With concerns that the Mark 1 bullet might not be appropriate according to Art. 23(e) of the Hague Convention, the British Small Arms Committee commenced with trials late in 1936 and into 1937 with a jacketed bullet to replace the round-nosed lead bullet used. Various types were tested and designs “CARTRIDGE SA BALL REVOLVER .380-inch MARK II” and “CARTRIDGE SA BALL REVOLVER .380-inch MARK IIz” were accepted in October 1937. The 380 Revolver Mk. 2 was manufactured at the Royal Laboratories at Woolwich, Kynoch and ROF as well as by Australia, Canada, India, Norway, South Africa and Argentina. The Roman numeral was changed from Mark II to 2z in 1944. It was retired from service in 1963, but the 38 S&W continues to this day. (Erlmeier, Brandt Ref. 377)




The first specimen is Egyptian. F.M.C ‘S.L’ (Fabrica Militar de Cartuchos San Lorenzo) is Argentinian. The F.M.M.A.P ‘B’ factory (Fabrica Militar de Municiones para Armas Portátiles de Puerto Borghi) was renamed during 1950 to the Military Ammunition Factory ‘San Lorenzo’. On the 1st of April 1951 the FMC ‘SL’ and the Military Artillery Ammunition Factory were merged under the command of Lieutenant Colonel José Blanco and the name changed to Military Factory, San Lorenzo. The 2 circles dnote Government property. The second specimen from FN with nickel case is in all probability a pressure test round. The specimen with GT headstamp was a contract loading for Pakistan by Gevelot France. The last specimen is by Kirkee Factory India.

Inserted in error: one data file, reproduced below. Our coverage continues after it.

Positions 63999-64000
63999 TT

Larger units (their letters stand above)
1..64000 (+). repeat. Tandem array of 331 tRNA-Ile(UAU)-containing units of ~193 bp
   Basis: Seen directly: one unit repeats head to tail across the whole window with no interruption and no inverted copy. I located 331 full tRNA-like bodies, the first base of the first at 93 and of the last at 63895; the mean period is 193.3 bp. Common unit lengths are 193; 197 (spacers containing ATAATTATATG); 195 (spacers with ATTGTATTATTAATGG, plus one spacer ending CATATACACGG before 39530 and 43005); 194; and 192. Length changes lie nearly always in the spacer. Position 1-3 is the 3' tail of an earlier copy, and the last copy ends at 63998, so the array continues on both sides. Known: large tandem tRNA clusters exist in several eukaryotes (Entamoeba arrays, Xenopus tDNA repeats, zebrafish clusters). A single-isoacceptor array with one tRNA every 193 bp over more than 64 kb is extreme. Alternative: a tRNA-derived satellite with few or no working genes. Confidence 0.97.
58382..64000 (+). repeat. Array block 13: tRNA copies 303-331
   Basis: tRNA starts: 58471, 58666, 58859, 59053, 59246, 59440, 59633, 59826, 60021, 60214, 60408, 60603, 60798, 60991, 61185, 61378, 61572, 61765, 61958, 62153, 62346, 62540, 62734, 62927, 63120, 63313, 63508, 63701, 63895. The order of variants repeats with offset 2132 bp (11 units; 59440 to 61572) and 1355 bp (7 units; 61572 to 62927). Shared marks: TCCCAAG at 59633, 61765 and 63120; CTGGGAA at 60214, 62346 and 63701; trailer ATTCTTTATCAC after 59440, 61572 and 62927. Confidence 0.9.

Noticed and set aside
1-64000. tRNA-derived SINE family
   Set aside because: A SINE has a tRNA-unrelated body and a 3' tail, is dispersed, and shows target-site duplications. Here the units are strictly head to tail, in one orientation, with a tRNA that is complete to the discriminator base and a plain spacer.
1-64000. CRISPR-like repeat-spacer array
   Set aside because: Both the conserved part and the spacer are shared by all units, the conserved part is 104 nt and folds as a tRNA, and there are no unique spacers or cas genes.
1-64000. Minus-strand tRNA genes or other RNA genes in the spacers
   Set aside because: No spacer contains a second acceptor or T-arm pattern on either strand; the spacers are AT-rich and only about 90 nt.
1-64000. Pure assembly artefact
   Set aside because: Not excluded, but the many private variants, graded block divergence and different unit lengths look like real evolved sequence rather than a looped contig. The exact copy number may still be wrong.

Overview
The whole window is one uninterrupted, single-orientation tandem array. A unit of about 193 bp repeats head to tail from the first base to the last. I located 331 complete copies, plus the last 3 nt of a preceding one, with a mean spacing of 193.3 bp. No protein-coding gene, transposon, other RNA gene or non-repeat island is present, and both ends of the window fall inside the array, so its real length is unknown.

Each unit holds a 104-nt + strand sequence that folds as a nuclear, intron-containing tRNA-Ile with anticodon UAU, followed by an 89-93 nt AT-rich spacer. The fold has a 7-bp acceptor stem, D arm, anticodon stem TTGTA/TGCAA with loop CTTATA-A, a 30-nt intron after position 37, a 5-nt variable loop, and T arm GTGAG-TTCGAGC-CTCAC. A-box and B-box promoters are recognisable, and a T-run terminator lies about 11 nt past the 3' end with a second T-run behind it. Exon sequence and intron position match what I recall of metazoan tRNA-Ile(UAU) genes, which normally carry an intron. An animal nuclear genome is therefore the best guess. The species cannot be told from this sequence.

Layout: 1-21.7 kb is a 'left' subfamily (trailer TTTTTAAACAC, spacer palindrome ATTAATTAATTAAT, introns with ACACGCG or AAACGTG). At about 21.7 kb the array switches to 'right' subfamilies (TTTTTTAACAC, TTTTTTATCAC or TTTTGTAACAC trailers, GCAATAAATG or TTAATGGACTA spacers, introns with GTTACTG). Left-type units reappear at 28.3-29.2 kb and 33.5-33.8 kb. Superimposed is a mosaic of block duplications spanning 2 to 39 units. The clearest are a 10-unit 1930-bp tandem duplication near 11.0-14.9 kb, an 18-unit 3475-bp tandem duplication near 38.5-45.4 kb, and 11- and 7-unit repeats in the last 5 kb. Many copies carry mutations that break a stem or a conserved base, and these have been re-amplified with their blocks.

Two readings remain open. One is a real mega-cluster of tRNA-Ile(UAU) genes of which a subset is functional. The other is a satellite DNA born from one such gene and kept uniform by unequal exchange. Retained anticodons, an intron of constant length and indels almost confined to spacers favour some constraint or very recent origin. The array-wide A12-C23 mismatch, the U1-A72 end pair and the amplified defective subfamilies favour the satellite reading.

The first two specimens are from Chartered Industries, Singapore. The Australian headstamp with MG is by Small Arms Ammunition Factory N°2; Footscray and MQ is by Small Arms Ammunition Factory N°5, Rocklea